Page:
We interviewed Laura Antuña, Software Engineer at BBC on her experience and thoughts on women in tech.
My day-to-day job mainly consists of developing features for a new version of the Broadcasting Control System used by BBC Wales. That includes writing back-end code and creating intuitive user interfaces. The job also involves understanding driver specifications, writing documentation and performing code reviews, all whilst following the Agile methodology.
My favourite subject in school was always Mathematics. When the time came to decide what degree to pursue at University, I started researching areas that would allow me to make a practical use of my skills. At first, I looked at more traditional occupations, such as Civil Engineering, until my Dad spoke with me about a degree in Computer Science, which I had never come across. Upon research, I found out that not only the theory around the domain was heavily based on maths and logic, but also that the tech industry was growing and offered promising career opportunities. These combined factors convinced me to enrol. As soon as I started my undergrad studies I was fascinated by the area and had no doubt that I would pursue a career in tech.
Yes, I graduated in Computer Science at the Federal University of Minas Gerais, in Brazil. During my course I was awarded a scholarship to study for one year at the University of Bristol.
I have been working in the tech sector since my first internship as a web developer during my third year at university. After graduating, I went on to explore my options in various industries where technology plays an important role. I have since then worked as a Software Engineer within the sectors of Retail, Electronic Design Automation, Finance and, currently, Broadcasting.
There is certainly a lack of females in IT, especially in more technical and senior roles. Since university I have always been one of the few (if not the only) female Software Engineers in the room. The proportion tends to be low across all roles and experience levels.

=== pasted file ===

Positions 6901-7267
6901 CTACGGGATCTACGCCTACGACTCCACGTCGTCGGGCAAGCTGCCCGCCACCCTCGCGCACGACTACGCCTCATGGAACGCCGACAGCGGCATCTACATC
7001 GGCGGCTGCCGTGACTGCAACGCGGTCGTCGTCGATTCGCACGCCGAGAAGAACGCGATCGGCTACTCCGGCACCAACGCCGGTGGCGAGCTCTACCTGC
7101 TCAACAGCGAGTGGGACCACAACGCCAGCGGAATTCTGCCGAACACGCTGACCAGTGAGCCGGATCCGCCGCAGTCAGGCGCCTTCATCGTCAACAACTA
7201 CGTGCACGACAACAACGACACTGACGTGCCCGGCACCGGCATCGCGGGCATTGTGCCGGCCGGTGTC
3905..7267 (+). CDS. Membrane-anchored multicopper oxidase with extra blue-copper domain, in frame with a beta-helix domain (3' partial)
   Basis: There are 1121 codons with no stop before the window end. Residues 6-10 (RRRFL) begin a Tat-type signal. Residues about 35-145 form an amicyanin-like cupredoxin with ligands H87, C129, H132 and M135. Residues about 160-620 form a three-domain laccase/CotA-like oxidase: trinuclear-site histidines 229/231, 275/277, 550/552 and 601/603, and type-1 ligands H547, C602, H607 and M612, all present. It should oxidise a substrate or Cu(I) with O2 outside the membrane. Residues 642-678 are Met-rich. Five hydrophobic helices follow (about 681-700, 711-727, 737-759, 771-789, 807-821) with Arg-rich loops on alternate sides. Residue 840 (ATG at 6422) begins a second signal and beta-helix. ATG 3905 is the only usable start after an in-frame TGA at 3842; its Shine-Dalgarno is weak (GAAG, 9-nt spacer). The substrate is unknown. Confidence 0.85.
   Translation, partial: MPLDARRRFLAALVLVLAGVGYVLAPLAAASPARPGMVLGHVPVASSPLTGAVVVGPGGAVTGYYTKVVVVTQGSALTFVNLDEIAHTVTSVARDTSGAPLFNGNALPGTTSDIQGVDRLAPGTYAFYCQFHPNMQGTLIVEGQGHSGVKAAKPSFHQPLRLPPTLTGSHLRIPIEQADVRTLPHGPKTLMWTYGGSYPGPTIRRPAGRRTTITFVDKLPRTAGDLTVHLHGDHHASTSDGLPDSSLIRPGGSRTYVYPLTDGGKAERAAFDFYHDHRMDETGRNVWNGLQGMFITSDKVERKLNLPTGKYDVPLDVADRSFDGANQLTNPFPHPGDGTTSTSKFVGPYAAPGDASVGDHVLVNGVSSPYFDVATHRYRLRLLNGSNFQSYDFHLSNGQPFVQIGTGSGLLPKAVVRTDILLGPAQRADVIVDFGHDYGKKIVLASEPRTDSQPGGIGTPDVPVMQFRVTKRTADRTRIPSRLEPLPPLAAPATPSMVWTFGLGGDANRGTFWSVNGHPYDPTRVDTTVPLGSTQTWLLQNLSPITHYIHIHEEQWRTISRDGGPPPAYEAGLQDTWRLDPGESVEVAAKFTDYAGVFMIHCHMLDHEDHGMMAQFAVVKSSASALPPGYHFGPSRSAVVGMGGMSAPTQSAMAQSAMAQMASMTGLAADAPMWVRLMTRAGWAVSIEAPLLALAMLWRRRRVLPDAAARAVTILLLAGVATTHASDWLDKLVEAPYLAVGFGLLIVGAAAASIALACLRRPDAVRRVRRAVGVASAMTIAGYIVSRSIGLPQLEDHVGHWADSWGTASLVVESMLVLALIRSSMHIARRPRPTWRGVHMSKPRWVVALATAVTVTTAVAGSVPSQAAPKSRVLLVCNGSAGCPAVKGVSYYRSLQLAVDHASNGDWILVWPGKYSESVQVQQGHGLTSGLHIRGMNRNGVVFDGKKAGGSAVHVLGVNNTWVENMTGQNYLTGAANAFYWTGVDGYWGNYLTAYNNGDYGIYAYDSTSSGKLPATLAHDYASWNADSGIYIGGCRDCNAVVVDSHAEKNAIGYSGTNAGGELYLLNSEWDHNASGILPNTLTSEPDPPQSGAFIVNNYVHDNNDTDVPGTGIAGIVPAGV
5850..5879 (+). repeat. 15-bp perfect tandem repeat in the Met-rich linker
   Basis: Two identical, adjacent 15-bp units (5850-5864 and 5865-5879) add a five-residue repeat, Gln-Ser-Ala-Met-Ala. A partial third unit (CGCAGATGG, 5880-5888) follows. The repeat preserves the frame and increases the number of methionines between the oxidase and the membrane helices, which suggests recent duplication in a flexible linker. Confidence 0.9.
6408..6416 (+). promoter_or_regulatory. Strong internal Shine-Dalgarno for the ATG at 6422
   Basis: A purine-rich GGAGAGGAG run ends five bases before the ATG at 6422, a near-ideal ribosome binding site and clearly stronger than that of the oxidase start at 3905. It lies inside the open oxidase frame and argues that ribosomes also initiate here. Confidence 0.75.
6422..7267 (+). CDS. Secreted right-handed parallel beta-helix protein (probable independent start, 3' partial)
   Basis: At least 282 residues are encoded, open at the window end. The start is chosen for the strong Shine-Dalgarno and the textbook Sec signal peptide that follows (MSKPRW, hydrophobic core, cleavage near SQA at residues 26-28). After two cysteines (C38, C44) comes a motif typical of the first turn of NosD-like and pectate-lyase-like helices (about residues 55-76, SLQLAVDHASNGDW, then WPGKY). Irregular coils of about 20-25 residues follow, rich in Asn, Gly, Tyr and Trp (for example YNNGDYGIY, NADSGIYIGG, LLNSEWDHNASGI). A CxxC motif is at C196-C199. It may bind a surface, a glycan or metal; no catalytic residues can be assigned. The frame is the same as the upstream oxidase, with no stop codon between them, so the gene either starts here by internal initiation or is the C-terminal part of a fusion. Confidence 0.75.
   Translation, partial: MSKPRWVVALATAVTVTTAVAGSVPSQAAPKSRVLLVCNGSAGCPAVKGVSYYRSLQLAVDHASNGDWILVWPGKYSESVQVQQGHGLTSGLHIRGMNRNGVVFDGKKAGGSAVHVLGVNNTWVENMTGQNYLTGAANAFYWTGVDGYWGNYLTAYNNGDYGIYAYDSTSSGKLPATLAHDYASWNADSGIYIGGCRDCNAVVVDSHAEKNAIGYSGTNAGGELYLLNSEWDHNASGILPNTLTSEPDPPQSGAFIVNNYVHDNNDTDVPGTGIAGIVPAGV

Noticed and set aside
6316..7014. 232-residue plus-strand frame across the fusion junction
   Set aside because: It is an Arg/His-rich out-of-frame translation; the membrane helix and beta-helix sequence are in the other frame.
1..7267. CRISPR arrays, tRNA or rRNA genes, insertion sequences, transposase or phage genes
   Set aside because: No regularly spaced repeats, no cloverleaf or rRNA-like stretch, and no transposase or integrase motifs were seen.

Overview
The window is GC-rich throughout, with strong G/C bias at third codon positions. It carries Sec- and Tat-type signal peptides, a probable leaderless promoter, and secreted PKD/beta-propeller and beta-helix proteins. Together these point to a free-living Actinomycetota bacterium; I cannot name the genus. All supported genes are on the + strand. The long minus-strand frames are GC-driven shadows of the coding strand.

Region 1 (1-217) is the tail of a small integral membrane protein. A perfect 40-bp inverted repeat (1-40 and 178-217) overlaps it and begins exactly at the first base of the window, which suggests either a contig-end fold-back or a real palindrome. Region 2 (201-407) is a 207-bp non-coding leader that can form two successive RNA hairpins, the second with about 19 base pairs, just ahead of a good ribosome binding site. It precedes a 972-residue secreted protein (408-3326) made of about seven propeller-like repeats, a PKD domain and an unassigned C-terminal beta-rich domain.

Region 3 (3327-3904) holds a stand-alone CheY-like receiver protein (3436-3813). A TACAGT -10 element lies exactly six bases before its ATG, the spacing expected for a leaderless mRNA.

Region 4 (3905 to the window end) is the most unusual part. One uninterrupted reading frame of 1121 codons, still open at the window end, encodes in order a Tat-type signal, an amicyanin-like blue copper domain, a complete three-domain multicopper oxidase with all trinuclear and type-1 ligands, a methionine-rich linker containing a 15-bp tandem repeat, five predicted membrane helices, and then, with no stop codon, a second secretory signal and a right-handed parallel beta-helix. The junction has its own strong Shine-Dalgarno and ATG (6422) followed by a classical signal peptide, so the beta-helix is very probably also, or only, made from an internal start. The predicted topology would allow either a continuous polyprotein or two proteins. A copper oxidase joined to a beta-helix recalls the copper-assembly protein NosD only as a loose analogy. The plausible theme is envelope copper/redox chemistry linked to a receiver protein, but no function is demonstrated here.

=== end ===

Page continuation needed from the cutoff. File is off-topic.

Movies, TV series, news, and even advertisements of tech related products (for adults and children) tend to present men as the main creators and consumers of technology. This, combined with a real lack of representation of woman working in the IT and technology sector, do reinforce a (false) stereotype that women are not suited to a career in technology.
I believe the best way to entice women to study technology related courses is by breaking the stereotype mentioned above. From an early age, girls should be introduced to the technological aspects of our society as much as boys currently are. This can be accomplished by encouraging them to get more involved with electronics, games and school activities to develop a natural curiosity towards STEM subjects.
The technology sector is still very male-dominated, which can discourage many women to start a career in this area for fear of not fitting in. There are not many female role models that are featured in the media, which makes it harder for women to aspire working in this sector.
By promoting events in schools and universities where woman from different roles can talk about their experiences and pathways to reach different career goals – it can be quite overwhelming when trying to decide where and how to specialise. If female students get more exposure about how interesting and rewarding working in tech can be, they will definitely be more inclined to consider following a career in the area.